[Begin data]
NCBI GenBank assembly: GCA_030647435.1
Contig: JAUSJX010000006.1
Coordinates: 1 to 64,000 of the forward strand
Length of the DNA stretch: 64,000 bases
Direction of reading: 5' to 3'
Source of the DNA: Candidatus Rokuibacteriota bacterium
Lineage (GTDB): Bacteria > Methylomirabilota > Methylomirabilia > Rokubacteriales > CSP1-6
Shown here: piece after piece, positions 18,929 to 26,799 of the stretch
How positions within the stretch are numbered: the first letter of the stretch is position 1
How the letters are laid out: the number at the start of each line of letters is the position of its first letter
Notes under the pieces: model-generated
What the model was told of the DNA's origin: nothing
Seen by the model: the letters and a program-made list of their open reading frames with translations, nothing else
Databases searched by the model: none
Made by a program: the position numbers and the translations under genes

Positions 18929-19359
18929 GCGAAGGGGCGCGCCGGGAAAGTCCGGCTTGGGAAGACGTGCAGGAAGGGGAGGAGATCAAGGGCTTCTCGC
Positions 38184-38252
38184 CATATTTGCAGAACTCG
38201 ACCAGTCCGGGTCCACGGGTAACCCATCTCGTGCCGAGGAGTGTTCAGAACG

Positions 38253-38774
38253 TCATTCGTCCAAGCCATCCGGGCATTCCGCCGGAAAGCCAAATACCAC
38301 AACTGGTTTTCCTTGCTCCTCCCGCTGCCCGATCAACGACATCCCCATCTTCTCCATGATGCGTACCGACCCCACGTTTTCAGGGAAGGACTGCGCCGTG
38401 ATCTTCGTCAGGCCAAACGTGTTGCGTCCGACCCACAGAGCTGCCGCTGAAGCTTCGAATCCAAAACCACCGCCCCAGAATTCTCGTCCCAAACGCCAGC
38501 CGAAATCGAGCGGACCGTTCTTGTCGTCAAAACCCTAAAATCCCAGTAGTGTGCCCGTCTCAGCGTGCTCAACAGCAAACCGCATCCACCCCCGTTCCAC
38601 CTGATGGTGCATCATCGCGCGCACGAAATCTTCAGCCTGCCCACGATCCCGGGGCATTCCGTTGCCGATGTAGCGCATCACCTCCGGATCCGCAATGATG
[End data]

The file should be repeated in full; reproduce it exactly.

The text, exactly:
NCBI GenBank assembly: GCA_030647435.1
Contig: JAUSJX010000006.1
Coordinates: 1 to 64,000 of the forward strand
Length of the DNA stretch: 64,000 bases
Direction of reading: 5' to 3'
Source of the DNA: Candidatus Rokuibacteriota bacterium
Lineage (GTDB): Bacteria > Methylomirabilota > Methylomirabilia > Rokubacteriales > CSP1-6
Shown here: piece after piece, positions 18,929 to 26,799 of the stretch
How positions within the stretch are numbered: the first letter of the stretch is position 1
How the letters are laid out: the number at the start of each line of letters is the position of its first letter
Notes under the pieces: model-generated
What the model was told of the DNA's origin: nothing
Seen by the model: the letters and a program-made list of their open reading frames with translations, nothing else
Databases searched by the model: none
Made by a program: the position numbers and the translations under genes

Positions 18929-19359
18929 GCGAAGGGGCGCGCCGGGAAAGTCCGGCTTGGGAAGACGTGCAGGAAGGGGAGGAGATCAAGGGCTTCTCGC
Positions 38184-38252
38184 CATATTTGCAGAACTCG
38201 ACCAGTCCGGGTCCACGGGTAACCCATCTCGTGCCGAGGAGTGTTCAGAACG

Positions 38253-38774
38253 TCATTCGTCCAAGCCATCCGGGCATTCCGCCGGAAAGCCAAATACCAC
38301 AACTGGTTTTCCTTGCTCCTCCCGCTGCCCGATCAACGACATCCCCATCTTCTCCATGATGCGTACCGACCCCACGTTTTCAGGGAAGGACTGCGCCGTG
38401 ATCTTCGTCAGGCCAAACGTGTTGCGTCCGACCCACAGAGCTGCCGCTGAAGCTTCGAATCCAAAACCACCGCCCCAGAATTCTCGTCCCAAACGCCAGC
38501 CGAAATCGAGCGGACCGTTCTTGTCGTCAAAACCCTAAAATCCCAGTAGTGTGCCCGTCTCAGCGTGCTCAACAGCAAACCGCATCCACCCCCGTTCCAC
38601 CTGATGGTGCATCATCGCGCGCACGAAATCTTCAGCCTGCCCACGATCCCGGGGCATTCCGTTGCCGATGTAGCGCATCACCTCCGGATCCGCAATGATG